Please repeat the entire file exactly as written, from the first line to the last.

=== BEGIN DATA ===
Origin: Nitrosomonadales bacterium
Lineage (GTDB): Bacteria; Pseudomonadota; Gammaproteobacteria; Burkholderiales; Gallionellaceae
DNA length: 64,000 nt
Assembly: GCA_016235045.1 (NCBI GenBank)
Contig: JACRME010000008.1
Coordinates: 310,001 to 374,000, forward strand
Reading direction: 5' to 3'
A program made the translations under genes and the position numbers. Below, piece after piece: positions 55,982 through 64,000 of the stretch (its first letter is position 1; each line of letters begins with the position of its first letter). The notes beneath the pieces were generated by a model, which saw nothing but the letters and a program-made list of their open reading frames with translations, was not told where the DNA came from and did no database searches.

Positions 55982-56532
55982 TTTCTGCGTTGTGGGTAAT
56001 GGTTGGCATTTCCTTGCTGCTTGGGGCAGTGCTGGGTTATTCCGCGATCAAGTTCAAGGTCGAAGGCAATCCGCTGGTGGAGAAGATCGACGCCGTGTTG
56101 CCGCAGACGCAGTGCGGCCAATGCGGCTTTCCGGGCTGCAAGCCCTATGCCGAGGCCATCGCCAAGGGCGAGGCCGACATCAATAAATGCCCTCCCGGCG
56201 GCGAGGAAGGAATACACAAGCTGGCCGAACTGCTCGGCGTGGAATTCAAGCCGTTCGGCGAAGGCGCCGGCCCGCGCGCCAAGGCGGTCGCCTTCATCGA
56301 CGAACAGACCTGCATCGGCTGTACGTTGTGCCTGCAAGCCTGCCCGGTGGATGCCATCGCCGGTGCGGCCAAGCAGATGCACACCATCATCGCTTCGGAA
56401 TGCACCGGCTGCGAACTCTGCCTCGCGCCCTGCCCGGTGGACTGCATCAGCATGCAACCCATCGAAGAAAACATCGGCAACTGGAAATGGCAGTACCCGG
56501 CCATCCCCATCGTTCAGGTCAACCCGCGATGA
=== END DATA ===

Origin: Nitrosomonadales bacterium
Lineage (GTDB): Bacteria; Pseudomonadota; Gammaproteobacteria; Burkholderiales; Gallionellaceae
DNA length: 64,000 nt
Assembly: GCA_016235045.1 (NCBI GenBank)
Contig: JACRME010000008.1
Coordinates: 310,001 to 374,000, forward strand
Reading direction: 5' to 3'
A program made the translations under genes and the position numbers. Below, piece after piece: positions 55,982 through 64,000 of the stretch (its first letter is position 1; each line of letters begins with the position of its first letter). The notes beneath the pieces were generated by a model, which saw nothing but the letters and a program-made list of their open reading frames with translations, was not told where the DNA came from and did no database searches.

Positions 55982-56532
55982 TTTCTGCGTTGTGGGTAAT
56001 GGTTGGCATTTCCTTGCTGCTTGGGGCAGTGCTGGGTTATTCCGCGATCAAGTTCAAGGTCGAAGGCAATCCGCTGGTGGAGAAGATCGACGCCGTGTTG
56101 CCGCAGACGCAGTGCGGCCAATGCGGCTTTCCGGGCTGCAAGCCCTATGCCGAGGCCATCGCCAAGGGCGAGGCCGACATCAATAAATGCCCTCCCGGCG
56201 GCGAGGAAGGAATACACAAGCTGGCCGAACTGCTCGGCGTGGAATTCAAGCCGTTCGGCGAAGGCGCCGGCCCGCGCGCCAAGGCGGTCGCCTTCATCGA
56301 CGAACAGACCTGCATCGGCTGTACGTTGTGCCTGCAAGCCTGCCCGGTGGATGCCATCGCCGGTGCGGCCAAGCAGATGCACACCATCATCGCTTCGGAA
56401 TGCACCGGCTGCGAACTCTGCCTCGCGCCCTGCCCGGTGGACTGCATCAGCATGCAACCCATCGAAGAAAACATCGGCAACTGGAAATGGCAGTACCCGG
56501 CCATCCCCATCGTTCAGGTCAACCCGCGATGA